The short answer is, "No!" The longer answer is that nobody is Ok!
Last spring, I made the SSA Master Death List. Easy enough, but getting off it is harder. About the same time, I had some thefts from the Etsy site, and I became acutely aware of some problems with the climate models used to calculate the effects and impacts of global warming. The issues with the global warming models affect everyone (7 billion people) as a life and death issue, so the issue of global warming popped to the top of my list.
Traditionally I did science by walking around the garage waving my arms and shouting. At Bechtel, I did it in the stairways. Spinning and weaving are sort of automatic activities and are a good substitute for walking around the garage waving my arms and shouting. So I could see that there were problems with the IPCC models, but finding the errors was harder. After all, a lot of very smart guys had gone over this work many, many times. But smart guys do not make mistakes with the complex details, the errors are usually in unstated basic assumptions. Errors in unstated basic assumption are the hardest to find.
In one case, a group of US DOE computer geeks, tried to express a discontinuous curve as a differential equation. It was hard to find. The work was based on a great pile of peer reviewed literature, but nowhere in the literature was there any hint that the curve was discontinuous. The assumption of continuity is one of the most basic assumptions. This is a big deal because it means that sea level can rise much faster than climate science community had considered plausible in the last 10 years. The problem is that the ice can undergo progressive structural collapse. This results in large flows of broken ice into the ocean. See Chasing Ice minutes 14 and 64 for video of ice already floating to under go progressive structural collapse. If there is as little as a 2% grade, the same thing can happen on land if there is a slightly higher Gibbs Energy. (The boys at DOE seem not to have been chemistry or math majors, or mine engineers in Alaska.)
In the second case, carbon feedback and methane clathrate from sea floor has still not been included to the climate models used for the IPCC AR5 report. Sea floor clathrates were deposited over the last 30 million years and more rapidly in the last 5 million years as the Earth tended toward cooling. Clathrate was in equilibrium at a temperature near the 1800 global temperature with a partial pressure of methane near 700 ppbv. As the Earth warms, the vapor pressure of those clathrates increases and we can expect the partial pressure of methane in the atmosphere to increase. These sinks and sources are large and likely to overwhlem all other sources and sinks. The bottom line is that as the Earth warms from anthropogenic CO2, very large amounts of methane will be released in a highly non-linear fashion.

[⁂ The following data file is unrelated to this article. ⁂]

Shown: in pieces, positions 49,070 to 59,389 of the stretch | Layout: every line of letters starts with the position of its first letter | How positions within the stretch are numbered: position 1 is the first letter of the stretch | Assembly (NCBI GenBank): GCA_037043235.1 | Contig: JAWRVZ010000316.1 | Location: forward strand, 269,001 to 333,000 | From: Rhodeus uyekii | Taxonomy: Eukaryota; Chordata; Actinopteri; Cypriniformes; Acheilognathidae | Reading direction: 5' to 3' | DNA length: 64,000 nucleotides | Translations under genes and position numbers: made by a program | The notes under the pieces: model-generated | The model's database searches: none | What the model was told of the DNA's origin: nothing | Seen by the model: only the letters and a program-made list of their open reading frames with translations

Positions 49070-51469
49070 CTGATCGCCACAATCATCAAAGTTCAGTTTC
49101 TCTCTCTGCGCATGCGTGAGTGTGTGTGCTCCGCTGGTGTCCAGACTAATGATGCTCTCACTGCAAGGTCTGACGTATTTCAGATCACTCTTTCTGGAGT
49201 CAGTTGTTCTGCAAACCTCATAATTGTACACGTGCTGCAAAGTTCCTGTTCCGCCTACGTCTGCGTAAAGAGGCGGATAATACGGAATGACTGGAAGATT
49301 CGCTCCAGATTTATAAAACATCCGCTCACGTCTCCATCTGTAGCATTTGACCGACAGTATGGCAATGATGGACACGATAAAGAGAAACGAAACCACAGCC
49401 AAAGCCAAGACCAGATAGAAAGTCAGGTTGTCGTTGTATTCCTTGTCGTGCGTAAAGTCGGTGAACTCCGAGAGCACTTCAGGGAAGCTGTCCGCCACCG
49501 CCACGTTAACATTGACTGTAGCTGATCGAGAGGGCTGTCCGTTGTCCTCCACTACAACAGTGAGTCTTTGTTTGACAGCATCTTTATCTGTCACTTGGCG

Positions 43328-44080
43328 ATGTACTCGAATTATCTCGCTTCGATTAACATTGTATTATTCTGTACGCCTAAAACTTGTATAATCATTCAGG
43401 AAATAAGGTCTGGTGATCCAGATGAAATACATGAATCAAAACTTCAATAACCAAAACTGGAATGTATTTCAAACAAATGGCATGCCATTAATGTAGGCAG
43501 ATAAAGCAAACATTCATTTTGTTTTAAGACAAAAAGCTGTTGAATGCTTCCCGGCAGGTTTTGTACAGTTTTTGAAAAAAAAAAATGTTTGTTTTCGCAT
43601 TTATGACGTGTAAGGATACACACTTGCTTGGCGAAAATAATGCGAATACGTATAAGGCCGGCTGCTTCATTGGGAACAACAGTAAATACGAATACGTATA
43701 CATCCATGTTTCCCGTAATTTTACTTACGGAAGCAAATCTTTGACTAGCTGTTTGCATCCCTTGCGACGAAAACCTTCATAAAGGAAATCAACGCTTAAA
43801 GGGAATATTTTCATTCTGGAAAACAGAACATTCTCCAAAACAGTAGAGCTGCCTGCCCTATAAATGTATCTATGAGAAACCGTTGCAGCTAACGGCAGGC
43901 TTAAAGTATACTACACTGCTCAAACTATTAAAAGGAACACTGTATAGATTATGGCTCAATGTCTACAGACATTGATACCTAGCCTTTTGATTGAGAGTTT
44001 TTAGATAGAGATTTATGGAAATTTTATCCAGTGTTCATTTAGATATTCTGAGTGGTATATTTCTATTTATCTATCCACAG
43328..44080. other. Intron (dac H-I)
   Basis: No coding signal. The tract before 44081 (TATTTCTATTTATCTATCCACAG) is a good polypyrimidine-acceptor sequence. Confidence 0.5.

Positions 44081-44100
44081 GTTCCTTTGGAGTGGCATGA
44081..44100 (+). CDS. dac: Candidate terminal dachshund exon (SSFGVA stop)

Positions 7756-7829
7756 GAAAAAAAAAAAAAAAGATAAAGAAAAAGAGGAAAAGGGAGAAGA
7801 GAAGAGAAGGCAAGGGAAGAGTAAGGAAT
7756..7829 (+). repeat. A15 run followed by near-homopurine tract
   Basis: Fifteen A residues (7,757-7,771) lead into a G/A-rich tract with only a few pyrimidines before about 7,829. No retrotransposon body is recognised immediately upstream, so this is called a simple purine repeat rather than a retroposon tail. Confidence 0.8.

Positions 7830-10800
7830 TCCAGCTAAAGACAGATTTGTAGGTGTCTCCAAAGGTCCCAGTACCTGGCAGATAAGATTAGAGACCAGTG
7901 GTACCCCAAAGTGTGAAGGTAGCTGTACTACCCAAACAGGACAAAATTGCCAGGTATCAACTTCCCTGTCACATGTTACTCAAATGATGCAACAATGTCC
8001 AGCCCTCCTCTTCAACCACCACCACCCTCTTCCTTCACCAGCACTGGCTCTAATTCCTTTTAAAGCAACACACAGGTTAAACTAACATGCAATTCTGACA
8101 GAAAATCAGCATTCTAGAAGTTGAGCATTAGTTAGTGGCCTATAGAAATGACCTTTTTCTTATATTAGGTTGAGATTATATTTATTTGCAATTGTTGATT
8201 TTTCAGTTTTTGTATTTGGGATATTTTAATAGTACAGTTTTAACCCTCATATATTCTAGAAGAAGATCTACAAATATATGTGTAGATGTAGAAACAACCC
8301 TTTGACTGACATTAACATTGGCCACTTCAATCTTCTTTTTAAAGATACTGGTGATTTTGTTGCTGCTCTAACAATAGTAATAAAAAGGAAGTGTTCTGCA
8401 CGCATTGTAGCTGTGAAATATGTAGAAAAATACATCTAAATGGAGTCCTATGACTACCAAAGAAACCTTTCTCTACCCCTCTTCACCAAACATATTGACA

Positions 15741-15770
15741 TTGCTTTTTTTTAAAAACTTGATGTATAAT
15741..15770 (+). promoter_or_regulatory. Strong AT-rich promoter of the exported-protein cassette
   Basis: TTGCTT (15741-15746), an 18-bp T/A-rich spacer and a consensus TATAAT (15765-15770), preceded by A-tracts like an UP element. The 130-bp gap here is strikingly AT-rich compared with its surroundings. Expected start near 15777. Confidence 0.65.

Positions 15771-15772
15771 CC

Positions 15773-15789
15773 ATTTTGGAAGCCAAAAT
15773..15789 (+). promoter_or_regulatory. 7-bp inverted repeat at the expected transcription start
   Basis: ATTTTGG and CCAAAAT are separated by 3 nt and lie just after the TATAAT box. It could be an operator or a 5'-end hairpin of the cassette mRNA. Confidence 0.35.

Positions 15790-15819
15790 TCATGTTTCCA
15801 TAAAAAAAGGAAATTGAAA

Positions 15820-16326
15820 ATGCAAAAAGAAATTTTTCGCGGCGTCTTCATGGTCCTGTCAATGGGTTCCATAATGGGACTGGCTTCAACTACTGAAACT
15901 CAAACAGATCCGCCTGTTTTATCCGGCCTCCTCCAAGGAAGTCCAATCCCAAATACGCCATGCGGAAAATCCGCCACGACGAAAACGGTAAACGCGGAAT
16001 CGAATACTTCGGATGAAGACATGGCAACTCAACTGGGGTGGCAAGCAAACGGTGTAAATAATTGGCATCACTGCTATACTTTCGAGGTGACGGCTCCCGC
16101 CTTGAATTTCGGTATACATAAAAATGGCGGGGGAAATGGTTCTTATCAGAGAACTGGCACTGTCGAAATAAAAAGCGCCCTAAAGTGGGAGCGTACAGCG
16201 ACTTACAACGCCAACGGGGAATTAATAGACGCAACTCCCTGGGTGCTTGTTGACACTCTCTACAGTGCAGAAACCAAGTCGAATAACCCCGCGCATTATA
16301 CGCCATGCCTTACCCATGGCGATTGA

Carbon feedback is a huge and imminent issue.
Today, I see the most pessimistic of the climate science community like priests in the middle of a Cholera epidemic telling everyone that they will be OK if they just keep their fast days and pray to God. No! The priest should be telling them to boil their water, wash their hands, and cook their food.
I think people can survive 410 ppmv of CO2 in the atmosphere, but I expect that level of greenhouse gas in the atmosphere to trigger carbon feedbacks that will destroy modern society and technology. Within a hundred years, I expect 95% of the textile mill capacity in the world to be flooded by sea level rise.
I say that then people will have to develop supplies of textiles with short supply chains. And people laugh at me saying that there are lots of extra clothes around. That is ok for the first hundred years, but CO2 and sea level rise are long term issues. What are folks going to do for textiles a hundred years after Shanghai floods? How are you going to rebuild organic chemical and fiber production facilities when the steel mills also flooded? I have no doubt that we will see large, rapid sea level rise and the climate science community will say, "Wow, we sure did not see that coming!"
Anyway, they have been warned. I do not think it will help, but I like to be able to say, "I told you so!"